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In January, I had to return to California.  I had to have hip replacement surgery and would be recovering there.  I’d be away from Paris for 4 months.  After a lengthy ping pong game in my head of “do this” “no, do that”, I settled on taking Banya back to the States and leaving Bijou in Paris with a friend.  So, once more, Banya was in California, back on her home turf. She was a different cat however.  She had gotten fat, really fat.  When she walked, she didn’t so much waddle as limp along to wherever she was going.  She didn’t seem upset by it.  I was the one upset.  Her spine wasn’t straight, it dipped.  It finally dawned on me the damage that had probably been done by the raccoon.  She seemed happy though, she went up and down the stairs, she slept in whichever room she pleased.

And I put off thinking about what I was going to do when it was time to return to Paris.  I couldn’t bring her back.  It seemed cruel.  I wasn’t sure where I was staying and for how long.  And eventually she’d have to be with Bijou.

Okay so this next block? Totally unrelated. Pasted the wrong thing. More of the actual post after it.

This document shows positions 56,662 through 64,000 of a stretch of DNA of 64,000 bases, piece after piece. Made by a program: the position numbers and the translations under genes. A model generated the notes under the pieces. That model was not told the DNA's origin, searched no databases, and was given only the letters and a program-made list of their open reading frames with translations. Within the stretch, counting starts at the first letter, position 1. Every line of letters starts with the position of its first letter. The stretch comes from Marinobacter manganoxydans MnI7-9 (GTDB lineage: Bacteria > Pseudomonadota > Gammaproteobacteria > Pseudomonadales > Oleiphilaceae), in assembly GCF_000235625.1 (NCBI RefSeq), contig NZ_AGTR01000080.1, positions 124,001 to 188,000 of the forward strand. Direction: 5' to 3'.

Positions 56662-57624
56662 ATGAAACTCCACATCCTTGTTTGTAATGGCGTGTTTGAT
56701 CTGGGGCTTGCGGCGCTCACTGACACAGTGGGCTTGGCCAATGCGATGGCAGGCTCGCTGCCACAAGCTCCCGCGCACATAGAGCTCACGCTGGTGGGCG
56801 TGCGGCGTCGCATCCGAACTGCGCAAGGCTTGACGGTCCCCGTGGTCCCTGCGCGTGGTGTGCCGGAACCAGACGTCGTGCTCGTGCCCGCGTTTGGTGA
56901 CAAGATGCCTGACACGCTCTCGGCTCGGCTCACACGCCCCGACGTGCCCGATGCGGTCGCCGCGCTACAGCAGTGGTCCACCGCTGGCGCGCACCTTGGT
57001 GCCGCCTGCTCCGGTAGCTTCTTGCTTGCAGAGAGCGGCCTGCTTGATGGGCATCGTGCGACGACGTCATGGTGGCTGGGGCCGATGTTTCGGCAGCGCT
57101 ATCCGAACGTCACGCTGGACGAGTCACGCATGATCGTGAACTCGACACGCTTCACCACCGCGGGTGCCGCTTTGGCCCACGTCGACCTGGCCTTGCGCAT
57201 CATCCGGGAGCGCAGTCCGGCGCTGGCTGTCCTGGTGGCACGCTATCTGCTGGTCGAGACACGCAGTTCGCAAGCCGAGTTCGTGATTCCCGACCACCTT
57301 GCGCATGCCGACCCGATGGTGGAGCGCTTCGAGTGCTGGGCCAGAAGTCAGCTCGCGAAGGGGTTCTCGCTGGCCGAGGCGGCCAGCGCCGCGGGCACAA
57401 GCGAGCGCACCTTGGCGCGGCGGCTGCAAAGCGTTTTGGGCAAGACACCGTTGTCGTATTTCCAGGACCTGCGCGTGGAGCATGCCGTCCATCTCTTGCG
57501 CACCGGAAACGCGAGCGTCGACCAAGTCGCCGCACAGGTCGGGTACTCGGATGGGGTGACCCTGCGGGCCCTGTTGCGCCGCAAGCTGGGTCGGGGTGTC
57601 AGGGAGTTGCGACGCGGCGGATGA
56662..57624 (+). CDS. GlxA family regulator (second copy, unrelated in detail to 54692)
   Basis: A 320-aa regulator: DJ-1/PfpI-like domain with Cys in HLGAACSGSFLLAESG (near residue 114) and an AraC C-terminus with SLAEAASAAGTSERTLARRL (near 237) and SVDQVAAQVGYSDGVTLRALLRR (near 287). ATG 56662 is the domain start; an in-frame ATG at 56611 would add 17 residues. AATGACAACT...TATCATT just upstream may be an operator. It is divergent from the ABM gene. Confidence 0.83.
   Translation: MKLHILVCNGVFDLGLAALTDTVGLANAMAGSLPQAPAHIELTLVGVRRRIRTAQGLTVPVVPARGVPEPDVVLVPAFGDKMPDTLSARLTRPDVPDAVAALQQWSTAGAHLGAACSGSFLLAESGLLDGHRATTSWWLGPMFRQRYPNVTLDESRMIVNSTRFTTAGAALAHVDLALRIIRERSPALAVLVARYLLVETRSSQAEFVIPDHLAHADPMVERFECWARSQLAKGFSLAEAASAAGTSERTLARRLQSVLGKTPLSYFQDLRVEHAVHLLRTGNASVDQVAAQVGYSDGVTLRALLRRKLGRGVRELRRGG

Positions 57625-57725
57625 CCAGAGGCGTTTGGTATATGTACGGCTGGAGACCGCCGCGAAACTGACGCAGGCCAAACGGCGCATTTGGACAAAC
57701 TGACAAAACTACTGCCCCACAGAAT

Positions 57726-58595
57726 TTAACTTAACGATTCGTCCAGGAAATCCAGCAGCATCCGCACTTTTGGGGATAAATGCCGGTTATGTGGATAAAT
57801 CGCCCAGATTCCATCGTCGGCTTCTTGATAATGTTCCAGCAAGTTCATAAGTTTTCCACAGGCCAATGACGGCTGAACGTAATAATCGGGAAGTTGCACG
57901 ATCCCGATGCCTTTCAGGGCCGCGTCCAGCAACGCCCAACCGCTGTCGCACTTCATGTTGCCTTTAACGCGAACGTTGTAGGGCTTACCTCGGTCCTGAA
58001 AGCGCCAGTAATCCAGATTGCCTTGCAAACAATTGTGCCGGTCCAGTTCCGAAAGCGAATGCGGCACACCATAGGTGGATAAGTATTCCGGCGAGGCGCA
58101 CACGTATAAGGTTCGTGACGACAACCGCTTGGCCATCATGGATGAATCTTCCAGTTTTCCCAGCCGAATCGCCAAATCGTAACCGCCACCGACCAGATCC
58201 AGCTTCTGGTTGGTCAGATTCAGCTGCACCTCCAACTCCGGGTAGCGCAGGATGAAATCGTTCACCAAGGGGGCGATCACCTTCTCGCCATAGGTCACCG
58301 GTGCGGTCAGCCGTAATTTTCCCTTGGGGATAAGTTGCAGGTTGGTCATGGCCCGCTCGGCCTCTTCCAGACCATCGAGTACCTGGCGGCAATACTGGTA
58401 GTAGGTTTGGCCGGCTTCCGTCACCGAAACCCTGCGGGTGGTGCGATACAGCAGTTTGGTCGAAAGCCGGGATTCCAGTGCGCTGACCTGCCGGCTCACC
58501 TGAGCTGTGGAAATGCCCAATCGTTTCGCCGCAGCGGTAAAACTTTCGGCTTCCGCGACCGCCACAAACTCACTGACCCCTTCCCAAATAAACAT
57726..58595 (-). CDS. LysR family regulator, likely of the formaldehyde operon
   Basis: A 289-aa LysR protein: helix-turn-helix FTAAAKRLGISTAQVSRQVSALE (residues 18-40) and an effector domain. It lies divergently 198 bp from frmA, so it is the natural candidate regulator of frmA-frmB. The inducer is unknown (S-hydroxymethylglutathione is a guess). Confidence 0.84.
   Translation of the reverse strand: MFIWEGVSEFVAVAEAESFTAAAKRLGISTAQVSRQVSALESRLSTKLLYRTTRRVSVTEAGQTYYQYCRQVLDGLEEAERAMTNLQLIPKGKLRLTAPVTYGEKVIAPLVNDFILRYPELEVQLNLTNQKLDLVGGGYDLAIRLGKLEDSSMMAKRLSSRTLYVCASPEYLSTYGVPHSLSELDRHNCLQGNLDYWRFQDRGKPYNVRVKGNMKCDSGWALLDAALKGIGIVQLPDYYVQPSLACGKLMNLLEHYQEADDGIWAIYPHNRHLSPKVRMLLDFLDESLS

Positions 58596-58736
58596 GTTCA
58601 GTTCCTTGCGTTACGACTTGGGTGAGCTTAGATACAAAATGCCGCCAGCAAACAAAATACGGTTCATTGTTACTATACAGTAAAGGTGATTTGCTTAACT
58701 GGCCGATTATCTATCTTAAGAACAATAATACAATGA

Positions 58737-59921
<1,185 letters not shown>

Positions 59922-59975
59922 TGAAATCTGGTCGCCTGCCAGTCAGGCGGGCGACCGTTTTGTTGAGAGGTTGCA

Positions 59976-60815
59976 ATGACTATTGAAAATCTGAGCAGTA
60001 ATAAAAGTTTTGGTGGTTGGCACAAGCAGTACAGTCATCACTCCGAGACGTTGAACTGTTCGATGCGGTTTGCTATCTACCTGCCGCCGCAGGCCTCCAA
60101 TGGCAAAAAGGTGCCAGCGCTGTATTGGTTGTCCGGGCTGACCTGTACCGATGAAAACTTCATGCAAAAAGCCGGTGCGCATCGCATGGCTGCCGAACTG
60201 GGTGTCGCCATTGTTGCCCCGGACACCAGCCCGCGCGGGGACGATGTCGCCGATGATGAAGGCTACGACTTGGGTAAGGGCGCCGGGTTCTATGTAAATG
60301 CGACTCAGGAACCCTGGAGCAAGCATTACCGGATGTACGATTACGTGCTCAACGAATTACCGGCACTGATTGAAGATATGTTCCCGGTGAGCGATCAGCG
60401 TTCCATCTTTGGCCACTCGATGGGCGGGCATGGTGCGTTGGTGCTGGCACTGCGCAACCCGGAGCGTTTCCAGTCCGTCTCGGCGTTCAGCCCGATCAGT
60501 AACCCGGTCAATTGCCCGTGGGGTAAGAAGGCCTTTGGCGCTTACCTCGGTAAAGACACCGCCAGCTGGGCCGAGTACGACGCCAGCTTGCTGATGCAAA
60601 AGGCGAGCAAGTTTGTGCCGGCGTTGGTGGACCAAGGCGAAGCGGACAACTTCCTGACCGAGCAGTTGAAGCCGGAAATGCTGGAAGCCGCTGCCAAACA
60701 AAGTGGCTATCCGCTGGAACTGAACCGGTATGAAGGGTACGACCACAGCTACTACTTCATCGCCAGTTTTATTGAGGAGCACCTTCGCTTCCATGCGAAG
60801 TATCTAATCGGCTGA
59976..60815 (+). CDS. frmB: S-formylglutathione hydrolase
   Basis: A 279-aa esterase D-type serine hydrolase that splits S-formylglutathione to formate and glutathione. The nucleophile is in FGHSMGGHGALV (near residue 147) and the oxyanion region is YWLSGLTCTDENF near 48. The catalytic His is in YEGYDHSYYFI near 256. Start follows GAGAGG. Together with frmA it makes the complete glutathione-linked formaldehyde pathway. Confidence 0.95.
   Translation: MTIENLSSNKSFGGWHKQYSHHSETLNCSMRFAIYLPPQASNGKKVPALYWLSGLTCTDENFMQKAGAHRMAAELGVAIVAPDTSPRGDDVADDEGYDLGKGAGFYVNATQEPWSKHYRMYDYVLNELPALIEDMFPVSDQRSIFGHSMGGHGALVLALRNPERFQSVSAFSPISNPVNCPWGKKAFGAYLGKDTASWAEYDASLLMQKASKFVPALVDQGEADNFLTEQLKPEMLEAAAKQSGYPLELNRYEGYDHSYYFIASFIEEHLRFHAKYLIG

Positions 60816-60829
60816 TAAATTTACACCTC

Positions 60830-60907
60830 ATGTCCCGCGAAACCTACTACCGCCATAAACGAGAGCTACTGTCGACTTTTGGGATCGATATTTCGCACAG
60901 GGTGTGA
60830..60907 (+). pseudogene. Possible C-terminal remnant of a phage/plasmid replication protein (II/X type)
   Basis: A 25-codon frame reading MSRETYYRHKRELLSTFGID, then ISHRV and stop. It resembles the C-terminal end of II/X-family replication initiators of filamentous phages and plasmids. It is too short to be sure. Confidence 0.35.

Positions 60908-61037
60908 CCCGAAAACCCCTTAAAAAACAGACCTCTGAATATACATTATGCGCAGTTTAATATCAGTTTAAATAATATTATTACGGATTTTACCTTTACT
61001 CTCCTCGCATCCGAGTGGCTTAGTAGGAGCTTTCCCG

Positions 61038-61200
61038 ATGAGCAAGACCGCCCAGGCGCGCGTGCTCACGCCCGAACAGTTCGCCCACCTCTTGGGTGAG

Two weeks before I returned to Paris, I wrote a note to my neighborhood Listserve describing Banya who would be fifteen years old this August.  I explained the circumstances and asked if there was anyone willing to take in an older cat.  I included two photos.  Banya is beautiful.  She is a Birmin.  Birmins are the sacred cats of Tibet.  Her profile is magnificent.  When I look at her, I think of the Lion King.  It is such a proud profile.  I thought “how can anyone resist this beauty?”

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Within one hour, I got a response.  I called the woman back and I was so afraid she would change her mind, I rushed through an idea.  I was going to Yosemite for 4 days.  What if I brought Banya over and this wonderful person could see if Banya would fit into the household?  The woman thought that was a fine idea.

Banya is still there. I think she will live the life of Riley.  I took her on one trip to the Vet to make sure she was healthy and that there were no surprises.  She’d lost 2 pounds.  The day before I returned to Paris, I visited her one last time taking all the extra food I had.  She was seated on a window bench that looked out on the whole Bay Area.  She didn’t chirp in recognition nor start purring when I petted her.  I don’t know what felt worse.  That I was a bad mom and couldn’t care for my animals or that she didn’t seem happy to see me or even recognize me.